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Evaluate triple integral, involves e -(x 2)

  1. Mar 4, 2012 #1
    Evaluate triple integral, involves e**-(x**2)

    1. The problem statement, all variables and given/known data
    Evaluate the triple integral of e**-(x**2 + 2y**2 + 3z**2), all of the limits are from -infinity to infinity.


    2. Relevant equations



    3. The attempt at a solution
    I'm not really sure how to do this problem. I know I have to change the coordinate system, but what to? I tried cylindricals, but it didn't seem right, unless I made a mistake there. Or do i have have to use spherical coordinates, which I am reading up on right now. Any help would be great.
     
  2. jcsd
  3. Mar 4, 2012 #2

    SammyS

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    Re: Evaluate triple integral, involves e**-(x**2)

    I would do it in rectangular coordinates. The integrand is of the form, f(x)g(y)h(z).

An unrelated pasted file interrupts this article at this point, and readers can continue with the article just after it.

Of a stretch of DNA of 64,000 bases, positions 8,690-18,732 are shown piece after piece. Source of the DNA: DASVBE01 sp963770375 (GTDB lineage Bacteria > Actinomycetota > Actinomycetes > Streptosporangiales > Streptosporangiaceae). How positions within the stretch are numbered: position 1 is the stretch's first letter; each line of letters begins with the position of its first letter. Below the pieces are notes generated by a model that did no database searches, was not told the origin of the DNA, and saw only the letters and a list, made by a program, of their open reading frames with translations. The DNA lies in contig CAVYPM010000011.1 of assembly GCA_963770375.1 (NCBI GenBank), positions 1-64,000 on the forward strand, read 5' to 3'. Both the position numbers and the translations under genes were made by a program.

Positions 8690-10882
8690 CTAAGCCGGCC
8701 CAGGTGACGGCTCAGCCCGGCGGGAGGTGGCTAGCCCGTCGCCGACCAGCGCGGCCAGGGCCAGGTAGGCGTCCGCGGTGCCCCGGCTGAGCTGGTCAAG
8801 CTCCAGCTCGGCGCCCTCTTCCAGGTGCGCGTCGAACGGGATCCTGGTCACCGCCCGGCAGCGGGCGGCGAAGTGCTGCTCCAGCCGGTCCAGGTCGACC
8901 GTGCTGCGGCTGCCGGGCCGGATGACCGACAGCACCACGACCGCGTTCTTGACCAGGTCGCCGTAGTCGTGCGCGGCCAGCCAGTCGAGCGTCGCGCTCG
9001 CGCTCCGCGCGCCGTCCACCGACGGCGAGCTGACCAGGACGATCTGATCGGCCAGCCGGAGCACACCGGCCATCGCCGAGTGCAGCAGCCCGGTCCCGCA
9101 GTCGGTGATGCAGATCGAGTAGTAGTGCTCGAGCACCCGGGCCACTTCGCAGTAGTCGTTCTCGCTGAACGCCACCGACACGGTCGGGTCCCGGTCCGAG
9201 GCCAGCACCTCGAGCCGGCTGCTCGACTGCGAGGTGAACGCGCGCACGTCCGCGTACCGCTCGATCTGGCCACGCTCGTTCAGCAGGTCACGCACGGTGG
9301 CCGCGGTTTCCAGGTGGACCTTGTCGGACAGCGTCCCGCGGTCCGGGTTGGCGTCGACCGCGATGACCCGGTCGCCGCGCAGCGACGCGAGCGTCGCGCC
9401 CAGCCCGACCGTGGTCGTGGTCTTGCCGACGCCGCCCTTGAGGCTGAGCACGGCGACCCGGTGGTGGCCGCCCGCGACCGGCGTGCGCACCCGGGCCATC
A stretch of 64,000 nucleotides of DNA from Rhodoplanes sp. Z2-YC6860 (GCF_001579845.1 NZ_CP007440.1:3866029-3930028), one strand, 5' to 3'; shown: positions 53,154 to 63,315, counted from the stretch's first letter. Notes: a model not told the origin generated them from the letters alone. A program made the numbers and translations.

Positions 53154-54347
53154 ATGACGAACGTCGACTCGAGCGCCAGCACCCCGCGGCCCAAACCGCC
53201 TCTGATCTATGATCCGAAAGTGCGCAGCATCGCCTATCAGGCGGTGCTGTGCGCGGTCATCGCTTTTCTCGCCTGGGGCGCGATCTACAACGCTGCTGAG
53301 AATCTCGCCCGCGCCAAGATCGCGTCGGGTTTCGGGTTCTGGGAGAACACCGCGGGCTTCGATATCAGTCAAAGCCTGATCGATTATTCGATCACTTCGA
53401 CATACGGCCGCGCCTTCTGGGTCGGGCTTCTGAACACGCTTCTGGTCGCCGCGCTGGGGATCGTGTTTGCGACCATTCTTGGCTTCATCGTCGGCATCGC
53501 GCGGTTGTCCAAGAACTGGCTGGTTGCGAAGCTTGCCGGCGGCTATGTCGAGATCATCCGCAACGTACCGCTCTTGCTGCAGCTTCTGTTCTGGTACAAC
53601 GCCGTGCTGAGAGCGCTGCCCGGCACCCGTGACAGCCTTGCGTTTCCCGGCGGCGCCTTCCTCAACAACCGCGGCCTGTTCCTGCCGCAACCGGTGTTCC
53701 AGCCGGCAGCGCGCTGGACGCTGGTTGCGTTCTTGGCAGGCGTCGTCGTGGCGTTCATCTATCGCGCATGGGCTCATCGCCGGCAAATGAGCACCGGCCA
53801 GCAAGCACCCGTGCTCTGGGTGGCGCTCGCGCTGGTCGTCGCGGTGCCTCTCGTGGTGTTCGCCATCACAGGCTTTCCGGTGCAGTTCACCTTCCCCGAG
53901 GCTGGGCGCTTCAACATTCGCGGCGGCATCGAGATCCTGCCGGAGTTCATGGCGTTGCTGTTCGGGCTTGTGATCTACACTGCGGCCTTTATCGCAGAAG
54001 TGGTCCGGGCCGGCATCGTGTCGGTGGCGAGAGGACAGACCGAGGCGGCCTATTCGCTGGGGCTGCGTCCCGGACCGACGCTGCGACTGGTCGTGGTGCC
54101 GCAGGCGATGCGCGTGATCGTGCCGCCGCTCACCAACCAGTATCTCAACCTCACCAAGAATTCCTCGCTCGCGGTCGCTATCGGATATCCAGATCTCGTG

Do you know the result for [itex]\displaystyle \int_{-\infty}^{+\infty}e^{-u^2}du\ ?[/itex]
     
  4. Mar 4, 2012 #3
    Re: Evaluate triple integral, involves e**-(x**2)

    I do not, and I imagine I will need some proof for my values so I don't think it's possible in cartesian coordinates unless I know the integral you stated. Is there an easy way to show proof for that integral?
     
  5. Mar 4, 2012 #4

    Dick

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    Re: Evaluate triple integral, involves e**-(x**2)

    http://en.wikipedia.org/wiki/Gaussian_integral
     
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